An inside view of the difficult birth of a tactical vehicle that, at least for a time, was a defense contractor’s dream and a politician’s terror.
Dallas Morning News Pentagon correspondent Whittle has been tracking the story of the V-22 Osprey, a “tiltrotor” aircraft—“called that because it tilts two giant rotors on its wingtips upward to take off and land and swivels them forward to fly fast”—since the machine first hit the planning table. Developed at the cost of many Marine lives, victims of numerous crashes during the testing phase, the Osprey program was, by 2000, billions of dollars over budget and nearly a decade behind schedule. Worse, one Marine commander was alleged to have told the technicians under his command to lie about the myriad mechanical problems that emerged in its experimental stages. Bound up in a web of deception, politics and the full weight of the military-industrial complex, the Osprey’s debut in the Iraq War more than 25 years after the program’s initiation, by the author’s view, was entirely appropriate—the two fit each other as “a project sold for a mission one deemed existential, a venture begun under the influence of a dream that soon became a nightmare.” Yet, for all its problems and despite considerable odds, including some conniving by rival helicopter manufacturers and entanglements with the ever-combative Dick Cheney, the high command saw the Osprey as essential to the survival of the Marine Corps, which, given the paucity of opportunities for seaborne invasions of distant shores, found its ability to insert fighters quickly and deeply into enemy territory irresistible. Drawing on extensive research and interviews with key players, including frontline soldiers and contractors at all levels of operation, Whittle skillfully depicts the evolution of the aircraft from drawing board to reality.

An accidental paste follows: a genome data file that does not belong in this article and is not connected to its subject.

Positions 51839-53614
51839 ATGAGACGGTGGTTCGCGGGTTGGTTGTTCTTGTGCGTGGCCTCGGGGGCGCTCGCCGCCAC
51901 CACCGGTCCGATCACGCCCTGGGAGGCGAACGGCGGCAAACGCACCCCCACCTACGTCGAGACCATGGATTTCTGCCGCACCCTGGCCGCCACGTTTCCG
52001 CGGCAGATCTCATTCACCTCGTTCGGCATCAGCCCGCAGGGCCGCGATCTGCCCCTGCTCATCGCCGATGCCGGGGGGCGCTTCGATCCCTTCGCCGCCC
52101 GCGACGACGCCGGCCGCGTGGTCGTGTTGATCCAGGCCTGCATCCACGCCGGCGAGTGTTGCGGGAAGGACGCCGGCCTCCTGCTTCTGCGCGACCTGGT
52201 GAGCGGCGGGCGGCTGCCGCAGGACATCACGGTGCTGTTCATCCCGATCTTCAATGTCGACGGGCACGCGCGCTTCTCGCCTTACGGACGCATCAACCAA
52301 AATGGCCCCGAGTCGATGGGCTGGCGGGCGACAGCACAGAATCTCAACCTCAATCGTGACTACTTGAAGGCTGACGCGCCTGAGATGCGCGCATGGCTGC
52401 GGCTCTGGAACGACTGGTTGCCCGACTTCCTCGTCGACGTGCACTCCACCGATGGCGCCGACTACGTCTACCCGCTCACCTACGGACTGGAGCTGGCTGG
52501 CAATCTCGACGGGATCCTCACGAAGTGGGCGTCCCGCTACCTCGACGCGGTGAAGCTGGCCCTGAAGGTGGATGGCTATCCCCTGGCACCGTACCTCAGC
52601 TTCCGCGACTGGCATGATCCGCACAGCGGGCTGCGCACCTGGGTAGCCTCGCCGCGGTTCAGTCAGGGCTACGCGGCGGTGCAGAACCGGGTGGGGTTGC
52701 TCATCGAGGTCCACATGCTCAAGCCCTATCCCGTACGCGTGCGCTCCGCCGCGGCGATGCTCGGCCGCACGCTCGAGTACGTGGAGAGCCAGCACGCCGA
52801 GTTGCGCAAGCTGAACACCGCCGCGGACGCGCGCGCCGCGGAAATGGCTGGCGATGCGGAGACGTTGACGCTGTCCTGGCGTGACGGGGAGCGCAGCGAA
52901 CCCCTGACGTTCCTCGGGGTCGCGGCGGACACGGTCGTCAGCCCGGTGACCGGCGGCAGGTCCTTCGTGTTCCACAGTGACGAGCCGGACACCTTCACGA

A military version of Tracy Kidder’s The Soul of a New Machine (1981)—with, much higher casualties, of course.